Light therapy for elderly with depression

The bright-light therapy often used to fight seasonal affective disorder may also ease major depression symptoms in the elderly, a small clinical trial suggests.

Dutch Researchers found that of 89 older adults with major depressive disorder, those who were randomly assigned to three weeks of bright light treatment showed improvements comparable to what's been seen in studies of antidepressant drugs.

These latest findings, reported in the Archives of General Psychiatry, suggest that light therapy could offer an alternative to older adults with depression, who often cannot or do not want to take antidepressant drugs.

"I think bright light therapy definitely now deserves a place in the treatment of major depression in older adults," said lead researcher Dr Ritsaert Lieverse, a psychiatrist at GGZ in Geest and the VU University Medical Centre in Amsterdam.

More vulnerable to drug side effects

"Many of them don't receive adequate antidepressant treatment because they refuse or resist (drug) treatment," Dr Lieverse said. Older adults are also more vulnerable to drug side effects compared with younger people, he added.

The current study included 89 men and women age 60 or older who were randomly assigned to one of two groups. In one, participants were given a light-therapy box, donated by Philips Lighting, which emitted pale blue light; they were told to use it every morning for one hour over three weeks.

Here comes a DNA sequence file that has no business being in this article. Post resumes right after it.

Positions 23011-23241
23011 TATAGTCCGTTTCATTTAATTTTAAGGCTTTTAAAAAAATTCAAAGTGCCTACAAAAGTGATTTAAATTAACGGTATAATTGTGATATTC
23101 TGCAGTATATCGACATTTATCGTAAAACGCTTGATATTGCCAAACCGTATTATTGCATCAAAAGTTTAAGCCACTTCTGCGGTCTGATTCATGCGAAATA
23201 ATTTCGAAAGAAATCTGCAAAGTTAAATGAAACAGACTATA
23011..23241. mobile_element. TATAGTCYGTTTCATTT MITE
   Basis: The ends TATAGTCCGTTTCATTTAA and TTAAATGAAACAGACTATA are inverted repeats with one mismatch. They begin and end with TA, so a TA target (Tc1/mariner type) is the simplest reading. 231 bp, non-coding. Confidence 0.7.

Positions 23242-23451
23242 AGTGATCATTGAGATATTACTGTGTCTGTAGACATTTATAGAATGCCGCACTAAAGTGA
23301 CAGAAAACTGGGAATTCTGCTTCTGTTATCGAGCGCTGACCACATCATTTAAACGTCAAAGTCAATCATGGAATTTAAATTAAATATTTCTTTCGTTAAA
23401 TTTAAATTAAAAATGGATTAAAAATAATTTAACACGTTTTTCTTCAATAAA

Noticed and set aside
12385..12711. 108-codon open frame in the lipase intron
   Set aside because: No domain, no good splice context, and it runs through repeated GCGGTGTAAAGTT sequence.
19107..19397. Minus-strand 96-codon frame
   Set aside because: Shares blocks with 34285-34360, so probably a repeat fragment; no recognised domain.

The rest of the study participants were given boxes that emitted a dim red light, which has no known benefits or harms to the body.

After three weeks of light-therapy, the patients in that group showed a greater improvement in Hamilton Scale for Depression scores, and their evening melatonin level rose by 81%, compared to patients in the control group. In addition, their 24-hour urinary free cortisol levels were 37% lower, and their evening salivary cortisol levels were 34% lower, compared to controls.

50% drop in depression

And three weeks after the therapy ended, more people in the light-therapy group had maintained a response; that is, their depression scores had dropped by at least 50%. Of the light-therapy patients, 58% were responders, vs. 34% of the control group.

There was some evidence that light therapy might also be helpful as an adjunct treatment for older adults whose antidepressants are not working well enough.

One-third of patients in the light-therapy group were already on antidepressants -- but still depressed -- and had the light box added to their drug treatment. They were as likely to improve with light therapy as patients who were not on medication.

The researchers, who reported no financial ties to makers of the light boxes, say longer term studies are still needed to see how the benefits hold up over time.

Dr. Lieverse noted that light boxes are available without a prescription -- online or at drug stores -- for a few hundred dollars, but that patients should be warned not to use them without medical guidance. Light therapy is contraindicated, for example, in patients with diabetic retinopathy.

(Reuters Health, Amy Norton, January 2011)

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